Participation in political and public life and representation at the international level

19.Paragraph 106 of the report refers to stereotypical cultural practices as major impediments to women’s substantive participation in public and political life. Please elaborate on concrete measures carried out or measures envisaged to eliminate the stereotypes and patriarchal attitudes so as to achieve women’s full and equal participation and representation in these areas, taking into account the Committee’s general recommendation No. 25, on article 4, paragraph 1, of the Convention, and general recommendation No. 23, on women in political and public life.

20.Please provide information, including statistical data, on the participation of women in international organizations and high-level diplomatic and consular missions.


21.The report indicates that girls dropping out of education is seen both in pre- and post-marital status and that the social obligation of marriage and the expectation of bearing children are the root causes of dropouts (para. 127). Given that one out of five adolescent girls are already mothers or pregnant with their first child (para. 146), please indicate what educational programmes are available for girls and women who have left school before school-leaving age and graduation. What are the policies in place to provide enabling conditions for those girls and women so that they may be reintegrated into the formal education system?

22.Based on the Nepal Labour Force Survey 2008, the literacy rate between adult males and females shows a wide gender disparity, with only 43.3 per cent literate females against 70.7 per cent literate males. Please provide detailed information on measures taken to improve female literacy rates, in particular in rural areas, including detailed information about the results already achieved though the national plan mentioned in paragraph 121 of the report of Nepal, which aims at achieving 66 per cent and 75 per cent female literacy rates by 2009 and 2015 respectively.


23.The report contains limited information about the situation of women in the labour market. Please provide information on women’s unemployment rates compared with those of men, on the wage gap between men and women and on occupational segregation, and on trends over time. Please also elaborate on social protection measures available to women in both the informal and formal sectors and the number and percentage of women who, in practice, have access to them.

24.Please provide information on measures taken to address sexual harassment and violence against women in the workplace. What is the current status of the bill on sexual harassment in workplaces, which is pending before the Parliament since its submission in May 2009?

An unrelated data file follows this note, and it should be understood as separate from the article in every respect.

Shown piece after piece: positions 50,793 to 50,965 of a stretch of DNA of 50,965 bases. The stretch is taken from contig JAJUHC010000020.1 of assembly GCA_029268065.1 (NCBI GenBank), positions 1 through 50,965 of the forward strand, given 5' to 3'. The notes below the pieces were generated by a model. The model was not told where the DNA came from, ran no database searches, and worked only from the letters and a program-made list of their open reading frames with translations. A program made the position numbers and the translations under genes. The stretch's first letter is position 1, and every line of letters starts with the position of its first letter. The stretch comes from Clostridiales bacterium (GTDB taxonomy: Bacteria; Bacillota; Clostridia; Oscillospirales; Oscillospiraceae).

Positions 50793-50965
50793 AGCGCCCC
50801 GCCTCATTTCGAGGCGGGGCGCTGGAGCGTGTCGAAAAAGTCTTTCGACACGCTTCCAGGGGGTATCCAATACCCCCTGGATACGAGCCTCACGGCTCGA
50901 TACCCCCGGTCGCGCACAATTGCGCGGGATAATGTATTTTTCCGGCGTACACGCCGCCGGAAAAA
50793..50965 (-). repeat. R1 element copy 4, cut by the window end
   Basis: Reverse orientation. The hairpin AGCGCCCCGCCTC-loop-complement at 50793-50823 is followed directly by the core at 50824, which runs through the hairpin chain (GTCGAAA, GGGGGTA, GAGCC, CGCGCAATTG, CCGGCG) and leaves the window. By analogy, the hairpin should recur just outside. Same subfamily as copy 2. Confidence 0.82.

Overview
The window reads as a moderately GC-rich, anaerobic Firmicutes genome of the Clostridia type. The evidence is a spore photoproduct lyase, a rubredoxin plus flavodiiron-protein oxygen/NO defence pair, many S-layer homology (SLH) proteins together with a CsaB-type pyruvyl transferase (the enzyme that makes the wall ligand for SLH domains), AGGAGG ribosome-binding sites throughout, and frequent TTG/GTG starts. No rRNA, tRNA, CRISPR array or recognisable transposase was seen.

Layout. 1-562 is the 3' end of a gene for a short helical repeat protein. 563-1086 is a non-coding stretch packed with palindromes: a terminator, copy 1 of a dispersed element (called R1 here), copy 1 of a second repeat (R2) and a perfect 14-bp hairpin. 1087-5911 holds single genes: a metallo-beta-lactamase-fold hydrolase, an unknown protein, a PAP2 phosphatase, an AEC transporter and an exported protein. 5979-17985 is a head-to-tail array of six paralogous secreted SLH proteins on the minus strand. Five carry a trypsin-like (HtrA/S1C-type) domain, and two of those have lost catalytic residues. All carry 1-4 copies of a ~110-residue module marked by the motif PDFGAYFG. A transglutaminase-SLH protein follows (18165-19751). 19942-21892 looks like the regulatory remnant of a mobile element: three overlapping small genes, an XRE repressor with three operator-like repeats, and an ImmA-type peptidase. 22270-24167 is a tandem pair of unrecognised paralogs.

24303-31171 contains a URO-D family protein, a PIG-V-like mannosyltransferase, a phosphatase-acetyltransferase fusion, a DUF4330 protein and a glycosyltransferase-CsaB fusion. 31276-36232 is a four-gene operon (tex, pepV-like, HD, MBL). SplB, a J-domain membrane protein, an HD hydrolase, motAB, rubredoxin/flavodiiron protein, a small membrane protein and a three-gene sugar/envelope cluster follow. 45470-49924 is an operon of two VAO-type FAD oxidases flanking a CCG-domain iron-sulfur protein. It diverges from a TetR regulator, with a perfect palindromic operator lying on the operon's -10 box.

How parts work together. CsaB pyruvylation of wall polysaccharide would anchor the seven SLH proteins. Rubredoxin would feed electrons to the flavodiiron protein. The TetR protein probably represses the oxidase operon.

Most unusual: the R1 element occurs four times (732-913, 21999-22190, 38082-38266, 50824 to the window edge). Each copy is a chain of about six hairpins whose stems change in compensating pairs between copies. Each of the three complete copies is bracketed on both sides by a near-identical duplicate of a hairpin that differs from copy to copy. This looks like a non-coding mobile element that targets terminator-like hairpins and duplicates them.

25.The Committee of Experts on the Application of Conventions and Recommendations of the International Labour Organization (ILO), in charge of supervising the Equal Remuneration Convention (No. 100) of ILO, noted in its 2008 observation that article 13, paragraph 4, of the Interim Constitution, providing that there should be no discrimination with regard to remuneration and social security between men and women for the same work, was not in conformity with the Convention. The Committee drew the State party’s attention to the fact that the concept of “work of equal value” went beyond equal remuneration for the same work and urged the State party to ensure that the Convention’s provisions were taken into account in the preparation of Nepal’s future Constitution and the future labour legislation. Please indicate whether the State party envisages adopting legislation guaranteeing equal pay for work of equal value so as to narrow and close the wage gap between women and men in line with the Committee’s general recommendation No. 13 and the ILO Equal Remuneration Convention.


26.Please indicate the HIV/AIDS infection rate among pregnant women and what treatment is available to women living with HIV/AIDS, and describe the financial support available for such efforts and from what sources. Please provide information on whether any existing programmes to combat HIV/AIDS integrate a gender perspective, including the availability of antiretroviral medication to prevent mother-to-child transmission of HIV. Please also indicate whether the State party has requested and received assistance from international donors in support of measures that address HIV/AIDS in women.

27.Please indicate whether education on sexual and reproductive health and rights is included in the school curricula and at which levels. Please further indicate what services are in place to reach out to and educate women and girls, including those with disabilities, about sexual and reproductive health and HIV/AIDS.